You did no damage in either case. In the R1 book, Tom Gaylord did a long-term test of four mainsprings, during which he left them cocked for a month. In the end, the worst one still had 94 percent of its original power.
An hour or two is nothing compared to over 700 hours.
I was going to recommend the 600, but you already know about it.
Light triggers like the one you want are something corporate lawyers are not going to permit. Their job is to protect the company they work for, and with all the lawsuits today, you won’t find a large company willing to stick their neck out.
That’s why all the fine triggers (other than target triggers) come from small airgun manufacturers.
My advice is to get a nice 600 and use it. It has everything you want.
Did not know about the repeater breach – most interesting – thanks!
Yes as I was posting I was thinking the same thing – go for an older 600 and consider it may need reconditioning.
I do hope someday someone such as Crosman re-introduces a new version of the 600. It’s a niche not being filled and Crosman basically has all the parts to make it ‘come together’.
Does the ‘match’ in the kodiak match pellets mean they are ‘better / more uniform’ than the standard version? I think that’s the implication, but the price is much cheaper for the match version, which seems counter-intuitive.
They bare supposed to be more uniform. Pyramyd Air overordered and are now blowing them out. They are a fantastic deal.
I know this is completely off topic, but i was wondering if you could tell me where to find screws for a Gamo Shadow 1000. My screws are slightly stripped and I was wondering if I could replace them. The particular screws are the ones that hold the stock to the receiver and the trigger guard in place. Thanks.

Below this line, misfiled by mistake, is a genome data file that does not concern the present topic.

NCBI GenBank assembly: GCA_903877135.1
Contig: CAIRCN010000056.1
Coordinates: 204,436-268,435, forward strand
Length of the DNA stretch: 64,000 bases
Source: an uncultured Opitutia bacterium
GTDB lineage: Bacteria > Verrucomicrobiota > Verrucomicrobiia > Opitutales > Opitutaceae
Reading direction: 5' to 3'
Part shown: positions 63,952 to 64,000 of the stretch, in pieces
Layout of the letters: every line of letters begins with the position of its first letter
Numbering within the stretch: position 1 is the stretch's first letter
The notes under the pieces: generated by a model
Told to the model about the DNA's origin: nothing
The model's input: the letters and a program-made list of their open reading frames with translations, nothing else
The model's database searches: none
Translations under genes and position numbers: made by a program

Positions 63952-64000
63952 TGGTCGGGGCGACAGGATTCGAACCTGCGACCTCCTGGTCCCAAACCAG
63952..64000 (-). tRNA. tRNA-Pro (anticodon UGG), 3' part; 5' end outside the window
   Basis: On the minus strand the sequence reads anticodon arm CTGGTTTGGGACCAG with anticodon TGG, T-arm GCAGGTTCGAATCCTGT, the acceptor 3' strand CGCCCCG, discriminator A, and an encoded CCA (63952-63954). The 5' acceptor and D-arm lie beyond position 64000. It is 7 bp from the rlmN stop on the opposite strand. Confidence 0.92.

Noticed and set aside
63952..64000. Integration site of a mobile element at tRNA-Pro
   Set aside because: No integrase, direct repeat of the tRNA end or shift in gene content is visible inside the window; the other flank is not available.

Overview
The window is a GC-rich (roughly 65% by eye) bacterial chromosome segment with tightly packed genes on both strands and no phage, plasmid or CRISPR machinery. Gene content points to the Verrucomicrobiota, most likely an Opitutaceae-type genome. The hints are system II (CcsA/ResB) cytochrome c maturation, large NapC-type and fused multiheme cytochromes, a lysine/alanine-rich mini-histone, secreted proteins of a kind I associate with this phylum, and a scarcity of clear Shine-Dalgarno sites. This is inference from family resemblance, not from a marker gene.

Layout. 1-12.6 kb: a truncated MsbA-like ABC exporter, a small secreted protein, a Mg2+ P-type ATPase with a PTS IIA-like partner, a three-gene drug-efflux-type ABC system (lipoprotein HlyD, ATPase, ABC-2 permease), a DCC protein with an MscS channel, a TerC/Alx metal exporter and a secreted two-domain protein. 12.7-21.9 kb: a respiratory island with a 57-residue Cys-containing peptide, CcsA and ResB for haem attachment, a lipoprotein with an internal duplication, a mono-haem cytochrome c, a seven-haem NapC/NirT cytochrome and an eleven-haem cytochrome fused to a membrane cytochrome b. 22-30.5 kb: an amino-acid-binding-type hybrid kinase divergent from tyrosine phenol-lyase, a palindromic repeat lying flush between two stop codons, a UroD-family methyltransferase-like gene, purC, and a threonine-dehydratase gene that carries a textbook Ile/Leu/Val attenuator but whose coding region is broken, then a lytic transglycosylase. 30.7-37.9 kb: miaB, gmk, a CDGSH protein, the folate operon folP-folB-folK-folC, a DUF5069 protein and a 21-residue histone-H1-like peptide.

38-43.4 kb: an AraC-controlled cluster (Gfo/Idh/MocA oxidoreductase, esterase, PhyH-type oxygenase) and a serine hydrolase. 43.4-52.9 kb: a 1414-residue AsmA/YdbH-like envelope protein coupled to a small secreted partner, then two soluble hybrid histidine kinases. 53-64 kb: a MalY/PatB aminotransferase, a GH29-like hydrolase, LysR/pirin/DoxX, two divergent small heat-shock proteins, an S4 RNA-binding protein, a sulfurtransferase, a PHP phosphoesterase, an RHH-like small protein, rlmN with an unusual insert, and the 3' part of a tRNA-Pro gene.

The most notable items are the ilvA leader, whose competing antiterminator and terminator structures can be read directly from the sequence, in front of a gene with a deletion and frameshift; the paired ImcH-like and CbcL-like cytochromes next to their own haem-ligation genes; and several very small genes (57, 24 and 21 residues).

I want to buy this scope http://www.bsaoptics.com/scope.aspx?product=28 for a Webley Longbow, it is a real rifle scope, will a Webley Longbow break this scope?
Do you know the the Anschutz LP@ is made, I saw in : http://www.galeon.com/todoaire/anschlp/anschu1.htm some pictures and they show that the gun has written on it “made in EU”, does that mean made in US? I thought Anschutz were made in germany.
Do you know of any “JSB exact” of the match wadcutter world? What i mean, is a pellet that will be the best in some guns and very good in most guns.
I just discovered the “blog index” from sept.30,2005 (in the archives)-but can’t find any more recent ones. Please help
EU are initials for European Union, of which Germany is a part.
I have a 2nd generation Crosman 1322 that I have enjoyed for years. It finally needs some work after 20 years of shooting, since I can only get about 380- 400 fps out of it now. Even so, it still shoots under 1/2″- 5 shot group at 10 yards with Daisy Precision Max FP’s of all things. Box stock. Horrible trigger though…
next week i plan on getting the air arms tx200 mkIII .22, and i wanted to know if it would be better in beech stock, or walnut, or does it not matter, since its not a magnum gun?
Can the HB22 and HB17 remain pumped up to eight pumps all day, 8 to 10 hours, without damage?
Have you contacted Gamo USA? What did they say?
I cannot recommend the BSA scope you mention because I have no knowledge of it, but call Gamo USA and ask them. They import it.